How Springs Work In Suspension Systems

The role of springs is to compensate for bumps and potholes on roads, in order to preserve a specific height of the suspension system and support the weight of the vehicle without too much sagging. This applies to all types of springs: coil, leaf or torsion.

When it comes to coil springs, the geometry of the coil and the diameter of the wire are the key parameters that determine the damping performance of the spring. Springs have a huge importance in making modern vehicles comfortable and durable, so we can safely say that they are among the key elements that provide us with the safety and the comfort of our modern rides. See here for Apex Suspension to see high-quality products.

Leaf Springs

From a historical point of view, leaf springs are the oldest and the most widespread spring designs ever used in suspension systems. One of the most important advantages of leaf springs is that they attach the axle directly to the chassis.

Some applications use a single-leaf spring. Although leaf springs can be found mainly in truck applications with solid drive axles, there is also a possibility to combine a leaf spring with a rear axle featuring an independent suspension to employ in performance vehicles.

A leaf spring is a versatile system. By changing the thickness, the width, the length and the number of the spring leaves, it is possible to cater to a wide array of ride control requirements and load-bearing needs.

Furthermore, the friction between the leaves makes the leaf spring behave as a rebound dampener for itself. In some applications, the classic steel spring can be replaced with a plastic one, with the purpose of reducing the total weight of the system and making it rustproof.

Torsion Springs

For many years now, vehicles featuring SLA suspension systems have been using torsion-bar springs. As you can easily guess, a torsion bar is a bar with a round section, with a length of about for feet, which is designed to twist under the action of weight applied to the system.
since a torsion bar is usually preloaded by an in-built twist, it can only fit the side of the car it was designed for.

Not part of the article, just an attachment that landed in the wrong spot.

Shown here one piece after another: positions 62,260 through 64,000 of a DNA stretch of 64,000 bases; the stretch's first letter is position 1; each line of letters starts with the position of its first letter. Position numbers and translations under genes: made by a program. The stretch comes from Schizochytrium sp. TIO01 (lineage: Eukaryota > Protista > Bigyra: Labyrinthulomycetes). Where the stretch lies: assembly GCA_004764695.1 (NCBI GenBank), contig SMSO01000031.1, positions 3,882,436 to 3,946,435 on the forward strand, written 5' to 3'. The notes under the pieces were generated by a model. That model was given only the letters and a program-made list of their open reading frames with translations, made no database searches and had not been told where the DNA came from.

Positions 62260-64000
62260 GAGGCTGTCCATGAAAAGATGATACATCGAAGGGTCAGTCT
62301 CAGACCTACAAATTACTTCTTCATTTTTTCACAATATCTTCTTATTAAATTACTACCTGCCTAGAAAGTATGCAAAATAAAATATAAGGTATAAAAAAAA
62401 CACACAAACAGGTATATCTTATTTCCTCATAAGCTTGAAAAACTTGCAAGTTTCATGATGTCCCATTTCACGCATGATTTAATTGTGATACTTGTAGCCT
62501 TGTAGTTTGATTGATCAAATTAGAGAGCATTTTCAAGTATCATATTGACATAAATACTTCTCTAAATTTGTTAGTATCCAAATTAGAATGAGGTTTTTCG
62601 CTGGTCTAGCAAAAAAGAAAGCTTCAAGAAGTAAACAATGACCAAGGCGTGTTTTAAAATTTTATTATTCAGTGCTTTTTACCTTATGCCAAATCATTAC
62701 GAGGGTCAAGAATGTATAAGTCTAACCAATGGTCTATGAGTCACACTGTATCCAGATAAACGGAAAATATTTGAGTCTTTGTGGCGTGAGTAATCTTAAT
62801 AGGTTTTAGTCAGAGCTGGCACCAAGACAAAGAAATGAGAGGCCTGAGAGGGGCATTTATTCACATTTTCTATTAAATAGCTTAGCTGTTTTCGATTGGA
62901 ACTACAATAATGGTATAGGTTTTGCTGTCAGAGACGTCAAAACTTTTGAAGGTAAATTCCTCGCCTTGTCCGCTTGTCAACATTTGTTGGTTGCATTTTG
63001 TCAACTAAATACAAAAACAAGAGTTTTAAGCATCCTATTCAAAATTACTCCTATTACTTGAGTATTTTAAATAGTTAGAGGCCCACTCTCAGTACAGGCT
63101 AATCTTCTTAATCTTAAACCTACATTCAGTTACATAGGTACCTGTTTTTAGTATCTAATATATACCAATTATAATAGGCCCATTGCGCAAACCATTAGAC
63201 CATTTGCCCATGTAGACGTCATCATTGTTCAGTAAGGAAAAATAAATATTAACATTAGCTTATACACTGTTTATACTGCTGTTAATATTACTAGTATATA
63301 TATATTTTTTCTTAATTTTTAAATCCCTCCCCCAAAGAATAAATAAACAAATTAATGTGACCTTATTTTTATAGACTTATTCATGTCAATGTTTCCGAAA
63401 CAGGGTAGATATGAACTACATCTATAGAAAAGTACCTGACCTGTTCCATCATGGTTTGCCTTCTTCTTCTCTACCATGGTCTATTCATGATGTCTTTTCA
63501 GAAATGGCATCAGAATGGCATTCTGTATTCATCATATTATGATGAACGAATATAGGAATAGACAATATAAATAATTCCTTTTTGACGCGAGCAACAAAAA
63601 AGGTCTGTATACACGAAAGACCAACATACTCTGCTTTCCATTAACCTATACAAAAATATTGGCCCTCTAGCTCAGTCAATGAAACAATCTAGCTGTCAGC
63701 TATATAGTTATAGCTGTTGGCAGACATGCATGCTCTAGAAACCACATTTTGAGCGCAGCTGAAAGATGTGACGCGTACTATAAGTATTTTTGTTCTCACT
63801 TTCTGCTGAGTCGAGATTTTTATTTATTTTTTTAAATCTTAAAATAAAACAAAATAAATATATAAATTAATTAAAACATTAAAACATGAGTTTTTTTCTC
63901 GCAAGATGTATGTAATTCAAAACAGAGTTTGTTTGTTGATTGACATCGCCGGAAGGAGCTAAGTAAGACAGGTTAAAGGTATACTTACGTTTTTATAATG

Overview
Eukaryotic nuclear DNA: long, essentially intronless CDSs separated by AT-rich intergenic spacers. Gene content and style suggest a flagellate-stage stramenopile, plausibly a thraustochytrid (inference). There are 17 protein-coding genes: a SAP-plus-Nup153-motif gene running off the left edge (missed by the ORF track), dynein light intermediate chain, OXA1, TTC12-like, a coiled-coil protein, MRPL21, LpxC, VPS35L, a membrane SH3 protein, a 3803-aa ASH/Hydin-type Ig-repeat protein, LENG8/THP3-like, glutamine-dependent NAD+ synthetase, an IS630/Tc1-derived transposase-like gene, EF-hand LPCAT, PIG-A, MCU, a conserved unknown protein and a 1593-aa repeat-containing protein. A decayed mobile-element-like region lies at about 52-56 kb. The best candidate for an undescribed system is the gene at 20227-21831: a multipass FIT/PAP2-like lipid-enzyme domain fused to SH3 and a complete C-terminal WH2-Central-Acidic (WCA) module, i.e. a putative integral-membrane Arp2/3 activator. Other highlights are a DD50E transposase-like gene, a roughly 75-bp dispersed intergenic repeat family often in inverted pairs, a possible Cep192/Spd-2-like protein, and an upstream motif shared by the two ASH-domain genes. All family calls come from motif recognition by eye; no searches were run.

A torsion bar suspension system has two great advantages: is lightweight and compact. Thanks to their threaded screw adjustment that controls the bat tension, these springs can provide a great fine-tuning of the suspension height. Furthermore, they can be attached to either the lower or the upper control arm, thus making the whole design more versatile.

Coil Springs

In order to gain a better understanding of the way a coil spring works, try to imagine it as a thin, long torsion bar that’s shaped into a coil. The coiled wire twists with the compression of the spring, and then it twists again with the extension of the suspension system, making the spring work on the same principle as the torsion bar.

As coil springs take a relatively small space, they are ideal for a wide range of suspension designs such as independently sprung rear axle, MacPher­son strut, solid-axle systems, and any other SLA that uses a spring configuration.

Springs should always be replaced in pairs. If you don’t do it, you’ll have difficulties in aligning and handling your vehicle.

Many of the latest vehicle models use variations of the MacPherson strut design. The characteristics of a coil spring depend directly on its wide diameter, length, overall diameter and number of coils.

In some applications, manufacturers use variable-rate coil springs in vehicles that carry heavy loads only occasionally. This type of coil spring increases its capability to bear loads as it gets compressed.

How Springs Work

Springs work by cushioning the ride of a car, attenuating road surface irregularities. The operating principle is the sprung-to-unsprung weight ratio.

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